MY June 2012 : Page 54
+HDOWK\ &RRNLQJ  SIMPLY NUTRITIOUS AND DELICIOUS by Dawn Bause L ast month I talked to you about “Turning Veggies into Happy Meals” this month, I want to share with you my love for ﬁsh and seafood, and how simple it is to cook. Fish is truly one of the super foods that is at the top of my list for “Simple, Nutritious and Delicious”. My philosophy when it comes to ﬁsh: prepare it simply, and serve it with simple sauces that complement the dish and enhance the ﬂavor. There are a couple secrets to cooking ﬁsh successfully that I want to share with you. The ﬁrst one is please, do not overcook it! Fish will toughen and lose its ﬂavor and moisture when cooked too long. It becomes dry and tasteless. The second is to buy ﬁsh from a reputable ﬁsh market or counter at a supermarket, and make friends with the “ﬁshmonger.” Freshness and quality inﬂuences the taste and cooking time. Fresh ﬁsh should smell like clean water. Under no circumstances should you buy a nasty smelling ﬁsh. Trust me, cooking won’t improve it  The ﬂesh should be vibrant. If there is liquid on the ﬂesh it should be clear, not milky. Milky liquid on a ﬁlet is the ﬁrst stage of rot. Fish can be easily prepared using a variety of techniques. Grilled, poached, oven-baked, broiled or sautéed. Let’s talk about those now. pepper. If I am going to use lemon or balsamic vinegar, I put that on after the cooking is ﬁnished. I will also drizzle the grilled ﬁsh with a little more extra virgin olive oil just before serving for more ﬂavor. When I am grilling thicker ﬁlets like salmon, sea bass, halibut or swordﬁsh, I like to marinate them prior to grilling. Email me for some great ﬁsh marinades. I like to grill directly on a grate. If the ﬁsh is thinner or more delicate I will cover the grate with heavy duty aluminum foil, and spray it with high temperature PAM. Grill ﬁsh only until the ﬂesh is no longer translucent but opaque all the way through and separates easily with the touch of a fork. Thickness, not weight, determines cooking time. The basic rule is to calculate 6 to 8 minutes per inch of thickness in the meatiest part, for fresh or defrosted ﬁsh. If you are cooking in parchment, you should calculate 5 minutes more. You’ll only want to turn the ﬁsh once. good quality pan and heat it high enough the ﬁsh should not stick with a bit of olive oil. Always rinse and dry the ﬁsh before adding salt and pepper. Add oil to pan and start heating pan to medium heat. Add ﬁsh even before the pan is heated up. It will brown but will take a little bit longer at medium heat verses high. Depending on the thickness you’re looking at about 4 minutes per side, and remember to only turn the ﬁsh once. BAKING FISH. Fish contains natural ﬁsh oils so you do not need to add too much oil before baking. You can add seasoned panko breadcrumbs on top of the ﬁsh, to keep it juicy throughout cooking. The general rule with ﬁsh baking is to bake the ﬁsh for 10 minutes for every inch of its thickness. 450F is a suitable temperature for most baked ﬁsh recipes. Unless the ﬁsh is an inch or less thick, you should turn it half way through the cooking time. Cooking times also vary depending on the density of the ﬁsh. While cooking ﬁsh, tuck any thin ends underneath so it cooks evenly. The ﬁsh is done when it is opaque all the way through, when it is 145F in the center, or when you can easily ﬂake the ﬂesh at its thickest point with a fork. To stop ﬁsh sticking to the baking dish, you can place it on a bed of onions, celery, or both. This makes the ﬁsh stay in one piece when removing it from the baking dish and gives it some extra ﬂavor. That’s it for this month and remember…. there’s nothing ﬁshy about fresh ﬁsh!! Contact Dawn about private cooking parties, team building events, and foodie trips to Italy Dawn Bause is a cooking instructor, cookbook author, and owner of Cooking with Dawn Tours, LLC, from Commerce Township, www.cookingwithdawn.com AskDawnNow@aol.com. POACHED FISH Poached ﬁsh is a simple and delicious dish that can be prepared quickly and easily. When ﬁsh is poached it is cooked in a court bouillon (pronounced “coor boo-YONE”) a ﬂavorful, aromatic liquid used for poaching ﬁsh and shellﬁsh. The simplest court bouillon consists of nothing but salted water, and seasoned with ingredients like dill, peppercorns, bay leaf and some white wine. A lemon wedge may also be added. Poaching is a good technique for cooking lean ﬁsh like tilapia, cod, sole, haddock, snapper or halibut, as well as fatty ﬁsh like salmon or trout. Poaching preserves moisture and adds ﬂavor without adding fat. GRILLING FISH What’s so nice about grilling ﬁsh is the prep time is minimal and the clean-up is even faster. I’m pretty consistent with how I prepare my ﬁsh for grilling. First of all I make sure the ﬁsh is rinsed and patted dry. For thinner ﬁlets like tilapia, white ﬁsh orsole, I always drizzle with extra virgin olive oil, coarse salt and fresh cracked SAUTÉING FISH: Use a stainless steel pan, if you have a 54 | MY Magazine www.mymetroyou.com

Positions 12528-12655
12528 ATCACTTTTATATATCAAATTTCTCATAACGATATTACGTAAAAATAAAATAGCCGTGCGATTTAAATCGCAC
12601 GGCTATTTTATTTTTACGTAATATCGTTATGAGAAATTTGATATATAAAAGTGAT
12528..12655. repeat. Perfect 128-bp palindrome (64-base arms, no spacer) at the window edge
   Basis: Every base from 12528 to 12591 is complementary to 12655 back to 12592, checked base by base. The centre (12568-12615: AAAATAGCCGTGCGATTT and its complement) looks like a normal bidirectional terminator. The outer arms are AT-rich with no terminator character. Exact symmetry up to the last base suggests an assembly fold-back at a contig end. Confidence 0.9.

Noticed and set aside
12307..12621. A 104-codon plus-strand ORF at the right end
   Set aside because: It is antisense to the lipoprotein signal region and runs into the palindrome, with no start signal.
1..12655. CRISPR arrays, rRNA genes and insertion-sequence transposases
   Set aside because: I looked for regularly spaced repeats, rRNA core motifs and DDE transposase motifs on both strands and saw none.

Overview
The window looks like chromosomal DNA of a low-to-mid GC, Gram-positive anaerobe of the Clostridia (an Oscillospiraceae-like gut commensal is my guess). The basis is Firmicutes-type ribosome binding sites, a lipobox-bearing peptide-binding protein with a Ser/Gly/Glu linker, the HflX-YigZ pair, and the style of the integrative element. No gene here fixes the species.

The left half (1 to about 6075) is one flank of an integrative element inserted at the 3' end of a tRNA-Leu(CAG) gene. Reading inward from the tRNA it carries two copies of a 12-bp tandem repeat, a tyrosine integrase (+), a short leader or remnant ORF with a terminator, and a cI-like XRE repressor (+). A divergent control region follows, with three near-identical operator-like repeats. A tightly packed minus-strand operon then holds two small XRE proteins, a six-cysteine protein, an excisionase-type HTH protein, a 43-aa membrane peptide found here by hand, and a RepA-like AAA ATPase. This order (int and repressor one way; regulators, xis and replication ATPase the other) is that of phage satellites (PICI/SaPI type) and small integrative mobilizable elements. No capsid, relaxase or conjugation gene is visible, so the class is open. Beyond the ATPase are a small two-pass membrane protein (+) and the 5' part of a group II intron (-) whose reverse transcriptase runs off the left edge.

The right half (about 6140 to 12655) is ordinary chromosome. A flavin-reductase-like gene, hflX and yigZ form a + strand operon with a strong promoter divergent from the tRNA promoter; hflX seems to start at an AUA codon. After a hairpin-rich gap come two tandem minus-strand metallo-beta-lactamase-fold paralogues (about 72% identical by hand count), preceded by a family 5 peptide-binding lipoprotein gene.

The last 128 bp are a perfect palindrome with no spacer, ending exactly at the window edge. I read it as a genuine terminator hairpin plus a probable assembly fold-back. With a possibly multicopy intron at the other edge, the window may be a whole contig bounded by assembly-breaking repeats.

Healthy Cooking 101
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